Presentation on theme: "Factorial ANOVA More than one categorical explanatory variable."— Presentation transcript:
Factorial ANOVA More than one categorical explanatory variable
Factorial ANOVA Categorical explanatory variables are called factors More than one at a time Originally for true experiments, but also useful with observational data If there are observations at all combinations of explanatory variable values, it’s called a complete factorial design (as opposed to a fractional factorial).
The potato study Cases are storage containers (of potatoes) Same number of potatoes in each container. Inoculate with bacteria, store for a fixed time period. Response variable is number of rotten potatoes. Two explanatory variables, randomly assigned –Bacteria Type (1, 2, 3) –Temperature (1=Cool, 2=Warm)
Two-factor design Bacteria Type Temp123 1=Cool 2=Warm Six treatment conditions
Factorial experiments Allow more than one factor to be investigated in the same study: Efficiency! Allow the scientist to see whether the effect of an explanatory variable depends on the value of another explanatory variable: Interactions Thank you again, Mr. Fisher.
Normal with equal variance and conditional (cell) means Bacteria Type Temp123 1=Cool 2=Warm
Tests Main effects: Differences among marginal means Interactions: Differences between differences (What is the effect of Factor A? It depends on the level of Factor B.)
Equivalent statements The effect of A depends upon B The effect of B depends on A
Three factors: A, B and C There are three (sets of) main effects: One each for A, B, C There are three two-factor interactions –A by B (Averaging over C) –A by C (Averaging over B) –B by C (Averaging over A) There is one three-factor interaction: AxBxC
Meaning of the 3-factor interaction The form of the A x B interaction depends on the value of C The form of the A x C interaction depends on the value of B The form of the B x C interaction depends on the value of A These statements are equivalent. Use the one that is easiest to understand.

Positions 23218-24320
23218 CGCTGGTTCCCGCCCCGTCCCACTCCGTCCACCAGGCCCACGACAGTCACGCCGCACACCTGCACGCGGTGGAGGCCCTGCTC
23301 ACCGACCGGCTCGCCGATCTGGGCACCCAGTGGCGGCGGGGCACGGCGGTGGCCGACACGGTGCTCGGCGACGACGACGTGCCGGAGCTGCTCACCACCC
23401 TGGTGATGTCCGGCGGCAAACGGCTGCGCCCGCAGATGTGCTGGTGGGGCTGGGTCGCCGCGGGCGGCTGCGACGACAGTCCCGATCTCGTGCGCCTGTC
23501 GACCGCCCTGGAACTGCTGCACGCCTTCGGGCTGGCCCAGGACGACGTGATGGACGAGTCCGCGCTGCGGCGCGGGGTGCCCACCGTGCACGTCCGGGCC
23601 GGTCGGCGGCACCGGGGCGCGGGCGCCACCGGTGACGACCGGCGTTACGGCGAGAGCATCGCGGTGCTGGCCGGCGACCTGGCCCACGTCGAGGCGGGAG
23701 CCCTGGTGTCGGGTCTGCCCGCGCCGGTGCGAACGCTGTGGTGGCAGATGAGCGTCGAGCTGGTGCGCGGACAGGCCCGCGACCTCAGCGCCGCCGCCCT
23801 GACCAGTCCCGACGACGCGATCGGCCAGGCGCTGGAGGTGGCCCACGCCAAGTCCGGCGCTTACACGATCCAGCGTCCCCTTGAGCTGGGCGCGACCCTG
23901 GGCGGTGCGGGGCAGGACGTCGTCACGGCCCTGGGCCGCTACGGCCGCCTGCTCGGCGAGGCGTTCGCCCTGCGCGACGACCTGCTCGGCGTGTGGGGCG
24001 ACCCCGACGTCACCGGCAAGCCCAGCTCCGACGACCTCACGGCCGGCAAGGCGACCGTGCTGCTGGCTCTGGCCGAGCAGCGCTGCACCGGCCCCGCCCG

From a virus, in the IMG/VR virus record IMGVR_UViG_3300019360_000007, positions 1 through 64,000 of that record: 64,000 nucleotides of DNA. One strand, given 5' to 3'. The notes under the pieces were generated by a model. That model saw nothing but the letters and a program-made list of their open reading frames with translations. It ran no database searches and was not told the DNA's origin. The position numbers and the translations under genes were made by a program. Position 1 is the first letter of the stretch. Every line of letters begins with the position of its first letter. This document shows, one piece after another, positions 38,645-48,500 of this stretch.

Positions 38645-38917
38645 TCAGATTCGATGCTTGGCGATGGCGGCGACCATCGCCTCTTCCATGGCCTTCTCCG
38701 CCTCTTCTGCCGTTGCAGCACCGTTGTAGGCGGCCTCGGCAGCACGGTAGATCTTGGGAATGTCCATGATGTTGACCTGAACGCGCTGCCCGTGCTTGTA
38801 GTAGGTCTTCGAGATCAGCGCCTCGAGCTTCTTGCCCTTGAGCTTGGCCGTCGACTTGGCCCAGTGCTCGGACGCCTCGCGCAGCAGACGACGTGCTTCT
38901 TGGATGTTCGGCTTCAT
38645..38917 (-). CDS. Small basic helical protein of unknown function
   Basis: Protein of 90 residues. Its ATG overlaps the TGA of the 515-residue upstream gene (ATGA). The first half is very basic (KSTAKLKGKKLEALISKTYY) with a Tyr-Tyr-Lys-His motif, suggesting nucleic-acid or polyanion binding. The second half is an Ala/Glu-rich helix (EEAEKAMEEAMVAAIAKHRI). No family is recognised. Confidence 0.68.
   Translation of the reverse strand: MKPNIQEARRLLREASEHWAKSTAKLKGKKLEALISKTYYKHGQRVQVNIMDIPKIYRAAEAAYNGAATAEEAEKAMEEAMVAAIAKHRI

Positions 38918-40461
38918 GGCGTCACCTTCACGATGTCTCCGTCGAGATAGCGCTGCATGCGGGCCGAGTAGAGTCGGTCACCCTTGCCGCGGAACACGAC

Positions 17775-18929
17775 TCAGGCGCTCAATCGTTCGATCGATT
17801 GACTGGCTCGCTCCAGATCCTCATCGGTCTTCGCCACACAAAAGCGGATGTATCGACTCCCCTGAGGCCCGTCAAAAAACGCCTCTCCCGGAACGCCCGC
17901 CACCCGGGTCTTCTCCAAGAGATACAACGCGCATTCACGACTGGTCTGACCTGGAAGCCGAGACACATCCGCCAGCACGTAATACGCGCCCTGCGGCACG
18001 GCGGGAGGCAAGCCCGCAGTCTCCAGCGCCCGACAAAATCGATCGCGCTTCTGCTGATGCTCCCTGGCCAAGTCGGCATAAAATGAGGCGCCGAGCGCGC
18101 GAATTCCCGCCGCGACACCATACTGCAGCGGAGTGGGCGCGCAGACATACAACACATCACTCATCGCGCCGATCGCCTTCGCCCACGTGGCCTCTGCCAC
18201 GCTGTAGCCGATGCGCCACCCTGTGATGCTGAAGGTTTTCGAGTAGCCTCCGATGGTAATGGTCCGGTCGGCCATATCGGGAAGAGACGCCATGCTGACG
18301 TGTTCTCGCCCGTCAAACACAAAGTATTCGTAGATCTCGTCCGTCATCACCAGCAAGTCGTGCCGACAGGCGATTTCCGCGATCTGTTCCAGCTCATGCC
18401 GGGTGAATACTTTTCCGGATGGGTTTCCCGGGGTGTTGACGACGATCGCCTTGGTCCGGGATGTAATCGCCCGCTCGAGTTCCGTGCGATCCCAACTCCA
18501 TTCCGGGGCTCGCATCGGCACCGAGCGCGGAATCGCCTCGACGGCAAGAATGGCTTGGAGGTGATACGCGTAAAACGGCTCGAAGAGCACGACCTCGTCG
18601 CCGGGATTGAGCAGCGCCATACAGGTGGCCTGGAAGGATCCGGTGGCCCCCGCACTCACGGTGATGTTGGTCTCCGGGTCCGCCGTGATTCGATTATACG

To graph a three-factor interaction Make a separate mean plot (showing a 2-factor interaction) for each value of the third variable. In the potato study, a graph for each type of potato
Four-factor design Four sets of main effects Six two-factor interactions Four three-factor interactions One four-factor interaction: The nature of the three-factor interaction depends on the value of the 4th factor There is an F test for each one And so on …
As the number of factors increases The higher-way interactions get harder and harder to understand All the tests are still tests of sets of contrasts (differences between differences of differences …) But it gets harder and harder to write down the contrasts Effect coding becomes easier
Interaction effects are products of dummy variables The A x B interaction: Multiply each dummy variable for A by each dummy variable for B Use these products as additional explanatory variables in the multiple regression The A x B x C interaction: Multiply each dummy variable for C by each product term from the A x B interaction Test the sets of product terms simultaneously
Factorial ANOVA with effect coding is pretty automatic You don’t have to make a table unless asked It always works as you expect it will Hypothesis tests are the same as testing sets of contrasts Covariates present no problem. Main effects and interactions have their usual meanings, “controlling” for the covariates. Plot the least squares means
Again Intercept is the grand mean Regression coefficients for the dummy variables are deviations of the marginal means from the grand mean Test of main effect(s) is test of the dummy variables for a factor. Interaction effects are products of dummy variables.
Balanced vs. Unbalanced Experimental Designs Balanced design: Cell sample sizes are proportional (maybe equal) Explanatory variables have zero relationship to one another Numerator SS in ANOVA are independent Everything is nice and simple Most experimental studies are designed this way. As soon as somebody drops a test tube, it’s no longer true
Analysis of unbalanced data When explanatory variables are related, there is potential ambiguity. A is related to Y, B is related to Y, and A is related to B. Who gets credit for the portion of variation in Y that could be explained by either A or B? With a regression approach, whether you use contrasts or dummy variables (equivalent), the answer is nobody. Think of full, reduced models. Equivalently, general linear test
Some software is designed for balanced data The special purpose formulas are much simpler. Very useful in the past. Since most data are at least a little unbalanced, a recipe for trouble. Most textbook data are balanced, so they cannot tell you what your software is really doing. R’s anova and aov functions are designed for balanced data, though anova applied to lm objects can give you what you want if you use it with care. SAS proc glm is much more convenient. SAS proc anova is for balanced data.